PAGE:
"Why is it often so hard to find good magazines for the mainline Protestants and Catholics who constitute America's religious majority?" asks Winifred Gallagher, religion magazine "expert" for Contentville.com. "Many large newsstands carry journals for just one group of Christians: Evangelicals, in other words fervent, proselytizing, born-again believers, most of whom are political and theological conservatives." In case you haven't picked it up, she thinks that's a bad thing. ChristianityToday.com Weblog won't take the time to pick apart all of her assertion that "most churchgoers are actually moderate Catholics and so-called mainline Protestants … who feel increasingly underrepresented in the national discourse on 'religious issues'" but readers should know that Gallagher herself has pegged evangelicals at a whopping 40 percent of the U.S. population. Back to her magazine assertion: "There's no shortage of journals that reflect the kinder, gentler Christian perspective, including Weavings, Sojourners, Commonweal, Reimagining, The Christian Century, CrossCurrents, Context, and America. So why do these magazines have such a low profile? Perhaps it's time for America's spiritual 'silent majority' to confront its odd mix of complacency and diffidence—and support thoughtful religious journalism as do the readers of influential and accessible publications such as the Jewish Tikkun, the Buddhist Tricycle—and the Evangelical Christianity Today." Thanks for the compliment, but the editors of Christianity Today can rarely find our magazine on racks (though, to be honest, we don't really pursue rack sales). In fact, we find it's much more common to find the magazines Gallagher mentions than evangelical ones. (What's been your experience? Can you find the thoughtful religious journalism you want at your local magazine rack?) Finally, one last comment for this "magazine expert": CrossCurrents isn't a kinder, gentler Christian perspective and hasn't been for a while. That is unless your definition of Christian is broad enough to include articles like "Contemporary Spirituality and the Thinning of the Sacred: A Hindu Perspective," "How I Became a Jewish Postmodernist Feminist," and "How Zen Found Me." Kinder and gentler indeed.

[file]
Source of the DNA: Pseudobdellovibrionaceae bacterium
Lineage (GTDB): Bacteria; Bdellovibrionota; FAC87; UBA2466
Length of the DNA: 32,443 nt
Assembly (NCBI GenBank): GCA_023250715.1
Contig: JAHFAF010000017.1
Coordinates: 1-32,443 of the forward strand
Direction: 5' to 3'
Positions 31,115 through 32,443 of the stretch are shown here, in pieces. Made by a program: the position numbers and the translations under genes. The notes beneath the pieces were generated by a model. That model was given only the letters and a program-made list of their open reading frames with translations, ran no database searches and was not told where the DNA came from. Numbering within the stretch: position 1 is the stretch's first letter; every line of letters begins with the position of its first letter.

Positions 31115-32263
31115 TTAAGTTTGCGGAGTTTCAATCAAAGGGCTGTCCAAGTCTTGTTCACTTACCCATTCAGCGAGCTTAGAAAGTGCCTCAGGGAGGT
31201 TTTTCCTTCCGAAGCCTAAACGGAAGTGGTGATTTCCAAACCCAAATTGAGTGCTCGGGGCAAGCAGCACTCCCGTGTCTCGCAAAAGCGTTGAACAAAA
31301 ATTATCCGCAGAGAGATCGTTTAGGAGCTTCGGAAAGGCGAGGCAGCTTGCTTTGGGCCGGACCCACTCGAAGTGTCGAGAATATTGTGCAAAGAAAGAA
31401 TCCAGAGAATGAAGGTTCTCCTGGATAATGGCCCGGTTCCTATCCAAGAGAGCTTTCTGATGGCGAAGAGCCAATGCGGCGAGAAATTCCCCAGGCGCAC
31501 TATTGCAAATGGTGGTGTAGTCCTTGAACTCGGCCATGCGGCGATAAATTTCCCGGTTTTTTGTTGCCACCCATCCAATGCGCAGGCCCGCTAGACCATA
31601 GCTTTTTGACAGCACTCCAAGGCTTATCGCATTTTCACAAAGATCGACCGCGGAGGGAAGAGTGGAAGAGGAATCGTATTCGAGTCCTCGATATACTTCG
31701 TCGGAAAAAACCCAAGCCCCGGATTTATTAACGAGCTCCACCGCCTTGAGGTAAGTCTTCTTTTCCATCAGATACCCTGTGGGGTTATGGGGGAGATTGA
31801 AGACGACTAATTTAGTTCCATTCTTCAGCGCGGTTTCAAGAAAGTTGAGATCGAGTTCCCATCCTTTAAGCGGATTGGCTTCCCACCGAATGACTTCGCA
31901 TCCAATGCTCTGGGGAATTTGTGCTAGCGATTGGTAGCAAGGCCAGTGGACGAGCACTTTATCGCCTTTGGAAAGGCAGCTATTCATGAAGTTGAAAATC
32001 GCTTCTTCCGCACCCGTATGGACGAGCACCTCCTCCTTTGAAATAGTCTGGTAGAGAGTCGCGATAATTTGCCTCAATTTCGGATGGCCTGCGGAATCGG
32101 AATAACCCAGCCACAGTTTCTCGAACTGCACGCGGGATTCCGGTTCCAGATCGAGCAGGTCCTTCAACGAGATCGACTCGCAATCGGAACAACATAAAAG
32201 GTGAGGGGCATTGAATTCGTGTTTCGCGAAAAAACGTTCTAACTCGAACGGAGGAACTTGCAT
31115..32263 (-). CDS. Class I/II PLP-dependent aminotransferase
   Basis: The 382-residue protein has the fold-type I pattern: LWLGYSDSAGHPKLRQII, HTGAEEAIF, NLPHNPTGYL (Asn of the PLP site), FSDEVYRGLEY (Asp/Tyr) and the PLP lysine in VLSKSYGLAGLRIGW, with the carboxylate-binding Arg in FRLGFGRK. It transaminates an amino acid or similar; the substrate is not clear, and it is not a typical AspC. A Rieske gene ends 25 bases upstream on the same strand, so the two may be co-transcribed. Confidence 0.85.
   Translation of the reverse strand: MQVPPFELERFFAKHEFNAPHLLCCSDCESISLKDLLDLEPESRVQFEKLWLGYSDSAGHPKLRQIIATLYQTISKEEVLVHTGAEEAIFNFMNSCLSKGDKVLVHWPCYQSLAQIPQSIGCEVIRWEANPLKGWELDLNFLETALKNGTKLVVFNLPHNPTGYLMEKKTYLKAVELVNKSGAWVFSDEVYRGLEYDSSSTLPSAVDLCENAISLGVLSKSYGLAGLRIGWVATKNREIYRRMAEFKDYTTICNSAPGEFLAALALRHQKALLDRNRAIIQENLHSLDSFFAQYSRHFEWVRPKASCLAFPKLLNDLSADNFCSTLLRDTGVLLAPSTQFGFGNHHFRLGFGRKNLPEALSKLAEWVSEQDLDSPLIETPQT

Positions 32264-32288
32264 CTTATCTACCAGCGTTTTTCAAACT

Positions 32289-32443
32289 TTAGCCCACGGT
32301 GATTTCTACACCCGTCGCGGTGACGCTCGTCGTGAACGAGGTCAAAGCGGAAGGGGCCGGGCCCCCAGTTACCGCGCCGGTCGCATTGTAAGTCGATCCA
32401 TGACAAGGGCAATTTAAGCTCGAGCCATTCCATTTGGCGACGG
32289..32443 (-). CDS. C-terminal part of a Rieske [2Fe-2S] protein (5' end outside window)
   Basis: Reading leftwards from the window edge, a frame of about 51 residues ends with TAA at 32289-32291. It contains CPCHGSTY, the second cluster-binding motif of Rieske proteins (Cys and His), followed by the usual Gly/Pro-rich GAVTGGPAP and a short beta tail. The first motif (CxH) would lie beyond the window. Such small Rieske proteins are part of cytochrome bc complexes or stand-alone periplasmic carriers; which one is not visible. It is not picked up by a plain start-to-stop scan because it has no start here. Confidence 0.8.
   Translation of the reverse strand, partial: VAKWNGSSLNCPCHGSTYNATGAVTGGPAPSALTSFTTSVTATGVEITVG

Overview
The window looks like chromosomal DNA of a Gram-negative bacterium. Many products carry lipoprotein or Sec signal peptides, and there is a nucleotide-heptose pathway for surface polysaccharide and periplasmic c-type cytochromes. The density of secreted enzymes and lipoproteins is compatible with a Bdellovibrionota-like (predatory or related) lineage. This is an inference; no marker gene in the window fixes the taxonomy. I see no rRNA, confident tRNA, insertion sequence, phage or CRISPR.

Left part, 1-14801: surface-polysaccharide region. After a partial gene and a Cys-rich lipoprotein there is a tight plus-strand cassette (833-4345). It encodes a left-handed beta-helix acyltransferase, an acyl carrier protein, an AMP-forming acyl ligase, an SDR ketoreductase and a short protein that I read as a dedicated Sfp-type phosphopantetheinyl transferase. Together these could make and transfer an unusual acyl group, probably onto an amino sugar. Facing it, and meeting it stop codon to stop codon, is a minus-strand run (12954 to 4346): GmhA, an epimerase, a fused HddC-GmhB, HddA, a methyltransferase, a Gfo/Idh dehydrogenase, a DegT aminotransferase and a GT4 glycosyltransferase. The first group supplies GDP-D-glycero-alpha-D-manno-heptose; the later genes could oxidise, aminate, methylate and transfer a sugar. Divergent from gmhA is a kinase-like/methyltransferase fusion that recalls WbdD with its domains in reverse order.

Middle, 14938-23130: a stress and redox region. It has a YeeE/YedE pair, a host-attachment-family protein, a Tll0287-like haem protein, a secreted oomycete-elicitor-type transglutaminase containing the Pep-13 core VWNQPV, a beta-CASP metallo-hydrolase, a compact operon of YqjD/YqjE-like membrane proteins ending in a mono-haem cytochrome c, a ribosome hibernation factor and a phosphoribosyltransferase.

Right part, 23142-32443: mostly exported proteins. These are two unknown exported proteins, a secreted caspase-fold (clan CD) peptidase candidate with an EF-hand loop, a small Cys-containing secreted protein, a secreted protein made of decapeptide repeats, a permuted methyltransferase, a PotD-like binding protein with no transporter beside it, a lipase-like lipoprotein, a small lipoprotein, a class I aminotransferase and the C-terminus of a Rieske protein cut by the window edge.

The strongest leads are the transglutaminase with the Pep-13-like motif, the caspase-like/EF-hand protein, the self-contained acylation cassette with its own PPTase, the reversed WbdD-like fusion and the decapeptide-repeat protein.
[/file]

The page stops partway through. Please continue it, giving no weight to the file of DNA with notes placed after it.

On Thursday, police arrested Zeng Jingmu, Roman Catholic bishop of Yu Jiang, in eastern China's Jiangxi province. The U.S. State Department says it is " deeply disturbed" by the arrest.
"Since the first Games of the modern Olympiad, athletes from predominantly Protestant countries have significantly outperformed those from countries where Protestants are in a minority," writes Chris McGillion in the Sydney Morning Herald. "Between 1896 and 1956, for instance, Protestant countries were three to four times more successful in Olympic competition than Catholic countries. In the past 104 years, Protestant countries have won more than half the medals overall." The reason? The famous Protestant work ethic. "Protestantism … has been able to impress upon its adherents a need to achieve, not waste time, and to import this ethic into all aspects of their lives," writes McGillion, the paper's religion columnist. "As a result, Protestant countries strive to win and their success can't help but have a contagious effect on the nature of competition."
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